One hundred and eighty nine patients were given an NST using the Mexican preparative regimen in the period of the study; of these, twelve individuals were given a 2–SCT; all these patients could not afford an allograft using conventional, myeloablative conditioning. The table 1 depicts the salient features of these 12 patients. Eight patients had a malignant condition (six acute leukemias, one myelofibrosis and one myelodyplasia); eleven patients were allografted twice from the same donor and in one case, two different cord blood cells were used. In two cases (numbers three and eight) the patient was initially allografted with umbilical cord blood cells from a sibling and later on with peripheral blood stem cells from the same sibling, already grown.

 

First allografts

The five patients with non malignant conditions were transfusion–dependent when the allograft was conducted; four out of six patients with leukemia were in a complete remission (CR) and two had refractory forms of the disease. Five patients failed to engraft and seven patients relapsed 2 to 13 months after the first allograft, see table 1. All the patients who failed to engraft did not developt chimerism; the seven patients who engrafted became full chimeras 30–60 days after the allograft.

 

Second allografts

The median time to conduct the 2–SCT after the first one was 6 months (range 1–41). The five patients who failed to engraft after the first transplant failed also to engraft after the second one; all of them but two (patient 6, with myelofibrosis and patient 9, with myelodysplasia), had benign conditions and had been heavily transfused before the allo–grafts. Interestingly, four out of these individuals are alive, receiving transfusions. The 100–day mortality after the 2–SCT was 42% (5 of 12 patients); in three instances as a result of failure to engraft and in two cases, both patients with acute lymphoblastic leukemia, as the result of refractoriness of the malignancy. The two patients (numbers 2 and 7) allografted with refractory forms of lymphoblastic leukemia achieved very short remissions after the first allograft and failed to engraft after the second one, dying 2 and 1 months after the re–graft (Table 1). Only three patients (numbers 4, 8 and 10) were succesfully "rescued" with the 2–SCT; in two instances patients with a relapsed acute leukemia (patients 4 and 8) and in the other a patient with a relapsed aplastic anemia (patient number 10).

Seven of the twelve patients are alive 10–41 months (median 35) after the 2–SCT; however, only three of them (25%) remain disease–free. The 52–month overall survival (SV) of the patients is 58%, whereas the median overall SV has not been reached, being above 52 months. The relapse–free survival of the patients is 25% at 52 months. All the patients who failed to engraft did not develop chimerism; patients 4, 8 and 10 are full chimeras. Figure 1 includes these data.

 

DISCUSSION

An allogeneic 2–SCT for hematological diseases recurring after first transplant may be a reasonable treatment option in selected patients; however, identification of factors influencing outcome and mortality after second transplantation and determination of patients groups who best respond to this therapy have proven difficult.2 We have previously made comments on the salient features of the "Mexican" non–myeloablative preparative regimen to conduct allogeneic stem cell transplantation.5–14 As most RIC regimens, the method relies mainly on the induction of a graft versus tumor effect, which is useful in some, but not all malignancies; in addition, the method has been shown to be useful to replace the he–matopoietic tissue in circumstances in which this is needed.5,19–20 In this cohort of patients, only two with a malignancy (numbers 4 and 8) could be rescued by the 2–SCT. In case 4 by means of inducing a graft versus leukemia effect using the same donor, with a reduced and shortened immunosuppressive schedule; this patient had relapsed of the myeloid leukemia four months after the initial allograft and could be rescued with the 2–SCT using the same sibling donor,12 remaining disease–free 41 months after the 2–SCT. The other patient was a boy with acute lymphoblastic leukemia in a second remission, who was initially grafted with umbilical cord blood cells from his sibling21 and, after another relapse, grafted with peripheral blood stem cells from the same sibling, 22 months old by then. Within patients with non–malignant conditions, patient number 10, with aplastic anemia, relapsed 8 months after the initial allograft and could be rescued with the 2–SCT of the same donor, by using a higher number of peripheral blood hematopoietic stem cells.19–20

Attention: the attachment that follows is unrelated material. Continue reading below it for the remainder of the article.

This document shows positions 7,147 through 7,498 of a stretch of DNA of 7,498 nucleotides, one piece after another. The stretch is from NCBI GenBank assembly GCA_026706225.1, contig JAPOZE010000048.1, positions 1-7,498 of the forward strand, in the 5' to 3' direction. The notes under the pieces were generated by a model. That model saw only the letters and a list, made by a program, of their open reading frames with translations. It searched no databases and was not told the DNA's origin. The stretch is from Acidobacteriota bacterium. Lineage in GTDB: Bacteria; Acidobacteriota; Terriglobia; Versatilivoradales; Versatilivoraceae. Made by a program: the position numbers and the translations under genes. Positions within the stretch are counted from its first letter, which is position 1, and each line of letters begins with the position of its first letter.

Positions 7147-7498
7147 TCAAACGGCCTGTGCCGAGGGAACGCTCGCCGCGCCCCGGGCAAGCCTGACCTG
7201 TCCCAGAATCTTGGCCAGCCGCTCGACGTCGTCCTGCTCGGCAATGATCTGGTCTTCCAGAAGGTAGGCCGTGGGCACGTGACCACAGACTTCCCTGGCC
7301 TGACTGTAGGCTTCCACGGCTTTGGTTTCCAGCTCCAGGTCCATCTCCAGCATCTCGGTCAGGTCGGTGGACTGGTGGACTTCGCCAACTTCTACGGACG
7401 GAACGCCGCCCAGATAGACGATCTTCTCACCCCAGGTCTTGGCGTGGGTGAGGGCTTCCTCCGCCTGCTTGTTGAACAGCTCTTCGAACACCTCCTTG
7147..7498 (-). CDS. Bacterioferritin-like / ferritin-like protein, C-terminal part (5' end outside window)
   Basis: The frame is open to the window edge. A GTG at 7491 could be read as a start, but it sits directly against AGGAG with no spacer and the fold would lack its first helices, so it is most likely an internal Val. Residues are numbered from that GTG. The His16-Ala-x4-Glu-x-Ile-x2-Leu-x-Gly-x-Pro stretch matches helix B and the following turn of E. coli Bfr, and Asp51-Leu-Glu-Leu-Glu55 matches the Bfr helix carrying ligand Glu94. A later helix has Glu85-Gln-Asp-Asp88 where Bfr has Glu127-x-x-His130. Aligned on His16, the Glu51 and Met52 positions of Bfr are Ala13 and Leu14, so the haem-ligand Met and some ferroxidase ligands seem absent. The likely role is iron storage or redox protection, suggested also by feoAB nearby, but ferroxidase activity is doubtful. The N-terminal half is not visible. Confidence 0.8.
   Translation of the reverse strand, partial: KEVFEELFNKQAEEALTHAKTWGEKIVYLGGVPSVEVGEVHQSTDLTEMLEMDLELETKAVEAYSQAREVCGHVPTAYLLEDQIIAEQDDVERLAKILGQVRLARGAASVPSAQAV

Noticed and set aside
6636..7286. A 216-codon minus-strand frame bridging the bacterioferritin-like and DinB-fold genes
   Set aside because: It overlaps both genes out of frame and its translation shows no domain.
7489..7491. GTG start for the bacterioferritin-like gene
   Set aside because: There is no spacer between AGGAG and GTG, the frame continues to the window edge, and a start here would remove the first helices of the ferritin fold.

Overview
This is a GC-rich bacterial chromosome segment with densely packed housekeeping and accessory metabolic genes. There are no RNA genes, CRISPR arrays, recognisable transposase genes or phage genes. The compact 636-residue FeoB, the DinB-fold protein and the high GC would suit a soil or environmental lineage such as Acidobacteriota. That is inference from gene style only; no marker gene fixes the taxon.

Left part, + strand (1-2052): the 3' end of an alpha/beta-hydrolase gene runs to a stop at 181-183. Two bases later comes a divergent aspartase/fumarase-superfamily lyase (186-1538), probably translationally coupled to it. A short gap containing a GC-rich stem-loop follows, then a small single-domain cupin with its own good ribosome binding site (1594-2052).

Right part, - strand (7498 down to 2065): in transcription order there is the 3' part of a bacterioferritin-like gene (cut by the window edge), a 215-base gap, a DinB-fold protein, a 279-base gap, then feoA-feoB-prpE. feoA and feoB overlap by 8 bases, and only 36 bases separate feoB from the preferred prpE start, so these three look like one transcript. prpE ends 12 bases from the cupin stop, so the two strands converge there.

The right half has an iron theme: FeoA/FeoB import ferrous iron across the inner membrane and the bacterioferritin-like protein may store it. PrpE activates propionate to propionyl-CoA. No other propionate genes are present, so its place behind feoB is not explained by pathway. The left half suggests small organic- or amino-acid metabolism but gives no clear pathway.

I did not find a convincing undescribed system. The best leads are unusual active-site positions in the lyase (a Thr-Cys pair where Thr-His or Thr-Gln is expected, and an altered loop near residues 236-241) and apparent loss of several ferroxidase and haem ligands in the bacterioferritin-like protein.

It has to be mentioned that the group of patients which we are hereby reporting is a highly selected one: included are individuals who lived enough after the first allograft in order to be re–allografted. By the same token, the prevalence of acute graft versus host disease (aGVHD) after the first allograft in this group of patients is very low (8%), this figure being substantially lower than that of the patients allo–grafted using the "Mexican approach", in which the prevalence of aGVHD is around 30%.5"14 This may be related to both the failures to engraft after the initial transplant and also to the relapse rate in this group of patients. After the first allograft, chronic GVHD was observed in 1 out of 5 patients who engrafted and were followed by more than 100 days, whereas it was recorded in 1 out of 3 patients after the 2–SCT; these figures are also lower than that observed in the whole group of patients grafted using our method, which is around 50%.5"14 Along the same line, the 100–day mortality after the 2–SCT in this cohort was 42%, a figure significantly higher than that found in patients allografted using the "Mexican" conditioning regimen, which is around 10%.5–14 It is clear that the differences observed between this subset of patients and the whole group of individuals allografted using our method stem from the selection of the patients who can be given a 2–SCT, selection which depends on features of both the disease and the patients, but which place these selected individuals in advantage as far as prognosis is concerned.

Despite the fact that the long–term disease–free SV in this group of patients given two consecutive stem cell allografts is rather poor (25%), the overall SV is acceptable (58% overall SV at 52 months), this figure being similar to that described by other authors conducting allogeneic 2–SCT.2'3 The overall SV figure could be related to the selection of patients as already discussed, but also to the low toxicity of the preparative regimen, which allows not only recovery of the endogenous hemopoiesis provided a graft failure occurs, but also repeated transplantation.5

In conclusion, conducting a 2–SCT in a given patient may be useful to rescue some individuals relapsing after a first hematopoietic allotransplant. Despite the fact that the success rate of this therapeutic maneuver is relatively low, it may be offered to selected patients. Conducting the allografts with a RIC conditioning allows re–allografting, which may benefit some patients.